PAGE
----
At two in the morning, the boat finally docked. Fujimoto began serving sushi for men who obviously had been through a long party already. He would come to realize these parties tended to be stacked one atop another, sometimes four in a row, spreading out over days.
All the men wore military uniforms except for one imperious fellow in a casual sports tracksuit. This man was curious about the fish. He asked Fujimoto about the marbled, fleshy cuts he was preparing.
"That's toro," Fujimoto told him.
For the rest of the night, this man kept calling out, "Toro, one more!"
The next day, Fujimoto was talking to the mamasan of his hotel. She was holding a newspaper, the official Rodong Sinmun, and on the front page was a photo of the man in the tracksuit. Fujimoto told her this was the man he'd just served dinner.
"She started trembling," Fujimoto said of the moment he realized the man's true identity. "Then I started trembling."
The man in the tracksuit invited Fujimoto back to make more sushi. Fujimoto didn't speak Korean, so he had a government-appointed interpreter with him at all times. At the end of the evening, a valet handed the interpreter an envelope.
"From Jang-gun-nim," the valet said.
Perhaps the reason Fujimoto hadn't known he'd been serving Kim Jong-il was because "no one ever called him by his real name," Fujimoto said. "Never."
The DIY High Fructose Corn Syrup Kit (DIY HFCS KIT) begin as a journey to uncover the mysteries of processed food. Often times at the grocery store while reading common food labels one cannot distinguish what certain ingredients are or where they came from. The DIY HFCS Kit is a way to visualize as well as interact with the food science behind industrialized ingredients, it is citizen food science for everyone, everywhere. The ingredient chosen for this particular kit is one that is seen a lot in processed and pre-made foods, it is pretty much everywhere, and it goes by the name high fructose corn syrup. The interesting thing about high fructose corn syrup is that the ingredient pops up in so many foods; from cereal to bread, yogurt to ice cream, frozen dinners to canned soups; but high fructose corn syrup is never actually seen on its own. One of the main reasons for this is because it is a highly processed industrialized ingredient created in large factories behind very closed doors. The method for making for high fructose corn syrup was not easy to uncover, nor were the ingredients, but with a little help from some friends and a whole lotta research and testing the Kit was finally created.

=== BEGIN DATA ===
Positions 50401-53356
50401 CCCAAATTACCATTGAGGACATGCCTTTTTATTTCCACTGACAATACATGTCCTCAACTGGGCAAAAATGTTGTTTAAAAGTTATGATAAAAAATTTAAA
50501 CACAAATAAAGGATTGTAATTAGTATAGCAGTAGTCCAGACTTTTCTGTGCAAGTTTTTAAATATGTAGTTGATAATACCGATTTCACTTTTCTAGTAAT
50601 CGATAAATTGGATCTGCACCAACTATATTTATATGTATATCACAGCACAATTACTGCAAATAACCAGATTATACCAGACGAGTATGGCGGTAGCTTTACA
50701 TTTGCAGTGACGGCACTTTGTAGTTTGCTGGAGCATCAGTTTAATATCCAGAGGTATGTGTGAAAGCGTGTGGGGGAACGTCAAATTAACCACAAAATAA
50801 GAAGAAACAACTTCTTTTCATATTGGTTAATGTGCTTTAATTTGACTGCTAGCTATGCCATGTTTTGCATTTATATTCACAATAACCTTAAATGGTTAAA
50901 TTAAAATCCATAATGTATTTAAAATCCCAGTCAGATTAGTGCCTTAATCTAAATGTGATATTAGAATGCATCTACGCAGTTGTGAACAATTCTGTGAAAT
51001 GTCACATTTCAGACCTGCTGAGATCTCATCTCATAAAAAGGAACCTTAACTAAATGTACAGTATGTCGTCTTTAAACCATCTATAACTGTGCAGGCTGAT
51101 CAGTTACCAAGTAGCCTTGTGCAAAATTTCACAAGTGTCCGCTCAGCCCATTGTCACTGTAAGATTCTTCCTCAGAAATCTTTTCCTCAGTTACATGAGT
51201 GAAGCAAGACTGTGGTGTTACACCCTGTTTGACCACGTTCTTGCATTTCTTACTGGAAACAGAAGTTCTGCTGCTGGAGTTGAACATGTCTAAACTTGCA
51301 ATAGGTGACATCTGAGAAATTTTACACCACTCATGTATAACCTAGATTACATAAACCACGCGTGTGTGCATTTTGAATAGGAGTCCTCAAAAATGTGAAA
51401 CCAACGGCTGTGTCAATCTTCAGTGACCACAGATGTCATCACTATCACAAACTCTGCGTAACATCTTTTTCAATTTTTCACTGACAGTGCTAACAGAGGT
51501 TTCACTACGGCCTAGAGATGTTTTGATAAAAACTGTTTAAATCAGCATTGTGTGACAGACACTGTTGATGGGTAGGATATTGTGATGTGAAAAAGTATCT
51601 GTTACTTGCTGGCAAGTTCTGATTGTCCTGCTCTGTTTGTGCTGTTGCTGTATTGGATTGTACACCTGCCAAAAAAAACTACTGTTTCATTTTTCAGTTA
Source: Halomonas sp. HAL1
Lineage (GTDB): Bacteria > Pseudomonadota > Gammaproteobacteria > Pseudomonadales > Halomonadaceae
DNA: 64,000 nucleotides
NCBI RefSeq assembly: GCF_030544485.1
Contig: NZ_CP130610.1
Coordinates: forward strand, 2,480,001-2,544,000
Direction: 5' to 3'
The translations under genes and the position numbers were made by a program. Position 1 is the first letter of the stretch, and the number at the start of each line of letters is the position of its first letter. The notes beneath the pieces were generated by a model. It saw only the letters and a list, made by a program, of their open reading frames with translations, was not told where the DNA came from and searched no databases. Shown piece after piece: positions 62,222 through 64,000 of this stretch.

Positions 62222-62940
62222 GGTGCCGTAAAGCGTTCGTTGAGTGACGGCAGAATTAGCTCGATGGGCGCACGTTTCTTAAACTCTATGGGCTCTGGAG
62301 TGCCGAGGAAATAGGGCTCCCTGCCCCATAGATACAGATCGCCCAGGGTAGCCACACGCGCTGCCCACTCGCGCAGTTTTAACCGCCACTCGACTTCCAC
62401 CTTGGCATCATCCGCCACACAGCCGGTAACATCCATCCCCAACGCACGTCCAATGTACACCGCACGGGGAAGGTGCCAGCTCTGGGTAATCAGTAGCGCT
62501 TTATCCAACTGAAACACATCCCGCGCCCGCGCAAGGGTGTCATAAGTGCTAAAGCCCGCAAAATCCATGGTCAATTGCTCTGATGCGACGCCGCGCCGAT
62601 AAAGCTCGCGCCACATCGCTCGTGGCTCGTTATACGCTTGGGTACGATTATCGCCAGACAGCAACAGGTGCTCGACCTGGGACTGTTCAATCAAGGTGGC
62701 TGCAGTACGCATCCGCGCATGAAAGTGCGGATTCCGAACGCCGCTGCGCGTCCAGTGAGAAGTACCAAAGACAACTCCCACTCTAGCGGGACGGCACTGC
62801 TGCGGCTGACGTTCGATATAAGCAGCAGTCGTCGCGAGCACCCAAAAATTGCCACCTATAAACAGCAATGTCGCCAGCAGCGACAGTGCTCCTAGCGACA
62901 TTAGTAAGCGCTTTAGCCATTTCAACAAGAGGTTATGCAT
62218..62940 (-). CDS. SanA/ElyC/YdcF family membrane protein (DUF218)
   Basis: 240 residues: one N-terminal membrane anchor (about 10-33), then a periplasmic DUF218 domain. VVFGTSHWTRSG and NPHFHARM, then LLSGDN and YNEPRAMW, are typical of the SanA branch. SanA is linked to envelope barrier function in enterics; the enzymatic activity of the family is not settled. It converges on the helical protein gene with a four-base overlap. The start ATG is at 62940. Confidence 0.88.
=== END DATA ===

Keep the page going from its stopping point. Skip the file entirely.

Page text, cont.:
Just look at Eleven Madison Park, a restaurant that has over the past few years steadily risen the ranks of the World's 50 Best list (it's currently ranked No. 5). As recently as four years ago, it was just an expertly run restaurant, specializing in luxe ingredients, disarmingly warm service, and lovely meals. It got as many stars as it could from every venue that gave them out, but as a New Yorker story last September made clear, to get a high ranking on the World's 50 Best list, the restaurant had to do something different, so they moved from a standard menu to a "grid" menu in 2010 that was designed to offer diners a greater sense of control over their meals. It ranked 50th on the 2010 list, 24th on the 2011 list, and 10th when the 2012 list was announced in April of that year. In July 2012, the restaurant announced they'd be switching formats yet again, this time to a single tasting menu focused on New York terroir. (Some theatrical service elements that accompanied the meal -- long explanations of dish inspiration, for example -- got a negative reaction and have been more or less excised.) Did any of these changes make the restaurant "better"? Having eaten there a number of times over the years, this author would say that it's not really any better or worse -- it was and still is operating at the highest possible level a restaurant can. But it doesn't matter if the changes made the restaurant better: Every time the restaurant switched up its format, it got plenty of accompanying media coverage that let judges know they needed to return to see what was going on.